God I love this language. No verb conjugations. You can usually guess what words mean from context. Wonderful.
Nah. Verb conjugations are fine, they convey the same information as a pronoun, just at the end of the verb. It's just when they're highly irregular and seperated into multiple groups, and you don't know when to use which one where.
I agree, i think a singular, consistent form of verb conjugation would be very nice, but Esperanto was designed to be easy to learn, and conjugations confuse people
I agree too, that's why I love Finnish: only three or four (depending on how you count) irregular verbs and conjugation endings are ALWAYS the same for any given person for all tenses.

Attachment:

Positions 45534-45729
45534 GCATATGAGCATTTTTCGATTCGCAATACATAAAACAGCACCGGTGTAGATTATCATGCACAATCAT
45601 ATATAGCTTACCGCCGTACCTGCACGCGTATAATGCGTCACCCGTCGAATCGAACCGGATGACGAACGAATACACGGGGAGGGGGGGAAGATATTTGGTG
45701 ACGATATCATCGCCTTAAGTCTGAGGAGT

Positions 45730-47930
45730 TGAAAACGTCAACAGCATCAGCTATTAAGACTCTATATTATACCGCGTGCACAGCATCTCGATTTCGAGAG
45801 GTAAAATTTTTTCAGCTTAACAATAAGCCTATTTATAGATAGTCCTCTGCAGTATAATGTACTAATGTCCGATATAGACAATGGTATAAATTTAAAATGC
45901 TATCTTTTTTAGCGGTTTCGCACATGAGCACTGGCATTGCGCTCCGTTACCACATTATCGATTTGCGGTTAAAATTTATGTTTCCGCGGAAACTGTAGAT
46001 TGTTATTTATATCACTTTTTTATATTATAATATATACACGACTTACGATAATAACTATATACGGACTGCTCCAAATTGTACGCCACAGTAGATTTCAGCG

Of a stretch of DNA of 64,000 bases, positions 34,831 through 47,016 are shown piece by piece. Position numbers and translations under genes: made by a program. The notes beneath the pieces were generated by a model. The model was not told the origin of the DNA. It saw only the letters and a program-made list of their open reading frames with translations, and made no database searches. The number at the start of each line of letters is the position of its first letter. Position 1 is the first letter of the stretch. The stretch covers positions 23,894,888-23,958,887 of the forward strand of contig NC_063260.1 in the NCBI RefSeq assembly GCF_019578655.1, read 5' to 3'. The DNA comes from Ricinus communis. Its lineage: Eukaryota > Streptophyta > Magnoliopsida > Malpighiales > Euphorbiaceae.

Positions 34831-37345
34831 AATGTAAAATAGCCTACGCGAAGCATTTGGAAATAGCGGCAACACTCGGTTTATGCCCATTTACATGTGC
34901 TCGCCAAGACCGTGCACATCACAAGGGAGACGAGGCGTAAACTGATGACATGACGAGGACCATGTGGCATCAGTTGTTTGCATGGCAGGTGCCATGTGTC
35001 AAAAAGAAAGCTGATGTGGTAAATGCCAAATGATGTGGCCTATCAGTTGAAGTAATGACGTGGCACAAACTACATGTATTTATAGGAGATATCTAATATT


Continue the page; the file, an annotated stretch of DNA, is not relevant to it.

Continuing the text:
i think that its a bit difficult to differenciate between Mi and Ni when listening,besides,the verb is not conjugated so you have to pay attention to it.Zamenhof didnt realize
I thought "skribas" looked very familiar at first, then I realized it's almost like "skriver" in Swedish - which also means "to write"!
One example of a borrowed germanic word from Latin (which became scrivere in Italian, escribir in Spanish, even écrire in French - the "é" actually stands for old French "es").
That's how I remember that "ni" means "we"; I just picture King Arthur and Sir Bedivere saying "Ni!" to the old woman. They together make a "we", therefore "ni"="we".
Yeah, I know my mind is strange. :s
"You teach a child to read, and he or her will be able to pass a literacy test." -- George W. Bush